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Homework Help: Show that the Gamma function is converging

  1. Feb 23, 2012 #1
    1. The problem statement, all variables and given/known data

    The gamma function, which plays an important role in advanced applications, is defined for

    [itex]n\geq1[/itex] by [itex]\Gamma(n)=\int_0^{\infty} t^{n-1}e^{-t}dt[/itex]

    (a) Show that the integral converges on [itex]n\geq1[/itex]

    (b) Show that [itex]\Gamma(n+1)=n\Gamma(n)[/itex]

    (c) Show that [itex]\Gamma(n+1)=n! if n\geq1[/itex] is an integer

    3. The attempt at a solution

    I am only having trouble with part (a)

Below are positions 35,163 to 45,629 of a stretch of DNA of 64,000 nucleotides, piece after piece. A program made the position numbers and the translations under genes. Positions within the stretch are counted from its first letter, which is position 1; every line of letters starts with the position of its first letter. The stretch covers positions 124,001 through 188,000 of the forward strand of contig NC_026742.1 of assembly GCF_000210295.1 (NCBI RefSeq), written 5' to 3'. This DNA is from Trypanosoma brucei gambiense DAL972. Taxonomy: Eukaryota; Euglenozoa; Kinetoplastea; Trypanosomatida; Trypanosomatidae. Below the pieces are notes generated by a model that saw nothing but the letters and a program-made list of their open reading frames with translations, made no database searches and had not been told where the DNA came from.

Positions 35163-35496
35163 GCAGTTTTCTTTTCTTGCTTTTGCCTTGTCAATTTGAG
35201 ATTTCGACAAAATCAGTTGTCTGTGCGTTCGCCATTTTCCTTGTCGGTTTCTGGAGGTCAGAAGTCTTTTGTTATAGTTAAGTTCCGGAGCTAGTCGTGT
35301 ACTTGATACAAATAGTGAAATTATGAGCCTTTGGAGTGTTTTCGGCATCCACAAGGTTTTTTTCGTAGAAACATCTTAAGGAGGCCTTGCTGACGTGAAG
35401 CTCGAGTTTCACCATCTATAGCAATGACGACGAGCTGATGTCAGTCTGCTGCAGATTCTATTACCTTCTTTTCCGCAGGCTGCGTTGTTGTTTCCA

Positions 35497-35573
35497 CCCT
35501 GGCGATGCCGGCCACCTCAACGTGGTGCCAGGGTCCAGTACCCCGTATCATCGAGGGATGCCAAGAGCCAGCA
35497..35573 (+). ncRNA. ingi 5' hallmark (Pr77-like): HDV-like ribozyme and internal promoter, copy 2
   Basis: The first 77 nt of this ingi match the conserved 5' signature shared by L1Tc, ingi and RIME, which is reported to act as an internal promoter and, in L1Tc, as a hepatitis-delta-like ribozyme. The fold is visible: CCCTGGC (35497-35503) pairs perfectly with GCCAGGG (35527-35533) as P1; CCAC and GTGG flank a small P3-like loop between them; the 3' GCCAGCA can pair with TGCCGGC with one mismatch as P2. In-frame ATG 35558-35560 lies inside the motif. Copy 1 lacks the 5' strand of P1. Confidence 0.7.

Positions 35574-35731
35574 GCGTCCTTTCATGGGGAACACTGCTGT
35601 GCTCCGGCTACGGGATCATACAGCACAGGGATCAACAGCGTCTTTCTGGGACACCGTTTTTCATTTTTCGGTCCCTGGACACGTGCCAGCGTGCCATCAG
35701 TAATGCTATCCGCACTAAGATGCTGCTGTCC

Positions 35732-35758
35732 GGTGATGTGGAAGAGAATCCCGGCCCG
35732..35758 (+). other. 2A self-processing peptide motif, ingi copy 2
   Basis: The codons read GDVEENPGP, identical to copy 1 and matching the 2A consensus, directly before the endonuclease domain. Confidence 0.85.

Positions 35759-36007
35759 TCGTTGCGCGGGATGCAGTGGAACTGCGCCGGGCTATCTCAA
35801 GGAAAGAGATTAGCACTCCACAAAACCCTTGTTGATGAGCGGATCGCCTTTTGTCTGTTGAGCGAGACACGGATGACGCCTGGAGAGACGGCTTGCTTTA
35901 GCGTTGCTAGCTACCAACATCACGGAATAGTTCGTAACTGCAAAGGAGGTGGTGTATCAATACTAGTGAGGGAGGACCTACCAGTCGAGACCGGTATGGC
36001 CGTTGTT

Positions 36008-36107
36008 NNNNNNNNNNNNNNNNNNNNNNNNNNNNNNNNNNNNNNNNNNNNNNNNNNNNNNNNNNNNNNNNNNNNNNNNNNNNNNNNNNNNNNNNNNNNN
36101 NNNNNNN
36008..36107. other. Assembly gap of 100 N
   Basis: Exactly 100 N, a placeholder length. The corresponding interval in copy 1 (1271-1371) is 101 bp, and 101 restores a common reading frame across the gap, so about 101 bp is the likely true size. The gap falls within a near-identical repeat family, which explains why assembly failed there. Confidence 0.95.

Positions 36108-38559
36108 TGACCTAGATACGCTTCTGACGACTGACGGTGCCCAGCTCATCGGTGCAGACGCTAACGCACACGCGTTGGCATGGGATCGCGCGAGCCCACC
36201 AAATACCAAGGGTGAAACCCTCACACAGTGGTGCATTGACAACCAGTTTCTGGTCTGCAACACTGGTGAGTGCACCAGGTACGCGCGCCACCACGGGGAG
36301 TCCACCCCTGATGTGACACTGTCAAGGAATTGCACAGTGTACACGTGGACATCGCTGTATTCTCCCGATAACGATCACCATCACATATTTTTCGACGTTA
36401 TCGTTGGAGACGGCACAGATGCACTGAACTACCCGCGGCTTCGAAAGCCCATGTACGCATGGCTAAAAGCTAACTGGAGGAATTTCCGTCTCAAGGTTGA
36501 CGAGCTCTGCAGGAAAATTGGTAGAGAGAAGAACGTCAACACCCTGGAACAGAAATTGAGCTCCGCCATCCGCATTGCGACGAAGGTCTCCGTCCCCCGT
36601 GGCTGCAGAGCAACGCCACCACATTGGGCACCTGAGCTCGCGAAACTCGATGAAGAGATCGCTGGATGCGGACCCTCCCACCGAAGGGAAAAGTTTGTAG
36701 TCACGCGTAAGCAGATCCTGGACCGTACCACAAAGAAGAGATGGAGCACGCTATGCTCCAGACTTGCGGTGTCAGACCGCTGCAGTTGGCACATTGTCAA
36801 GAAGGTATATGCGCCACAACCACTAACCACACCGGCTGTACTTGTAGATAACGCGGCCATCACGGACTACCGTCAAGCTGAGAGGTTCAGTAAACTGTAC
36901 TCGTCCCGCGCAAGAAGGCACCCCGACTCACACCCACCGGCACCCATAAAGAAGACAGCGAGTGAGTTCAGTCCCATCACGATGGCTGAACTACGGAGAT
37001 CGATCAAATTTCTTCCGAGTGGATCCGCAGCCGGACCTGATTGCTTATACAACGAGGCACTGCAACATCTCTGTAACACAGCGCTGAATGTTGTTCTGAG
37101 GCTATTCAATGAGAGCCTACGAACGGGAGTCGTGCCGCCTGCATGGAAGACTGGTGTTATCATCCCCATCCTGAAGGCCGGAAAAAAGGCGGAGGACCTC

(a) I used integration by parts to get

    [itex]e^{-t}nt^{n}+\int_0^{\infty} t^{n}e^{-t}dt[/itex]

    I also tried it with a different u and dv:

    [itex]-t^{n-1}e^{-t}+(n-1)\int_0^{\infty} t^{n-2}e^{-t}dt[/itex]

    I used this second IBP to find part (b), which I used for (c).

    How can I show it is converging?
    Last edited: Feb 23, 2012
  2. jcsd
  3. Feb 23, 2012 #2
    Never mind, I figured it out with a comparison test.
    Funny, after I post things on here I always seem to figure them out on my own.
    Well, whatever works!
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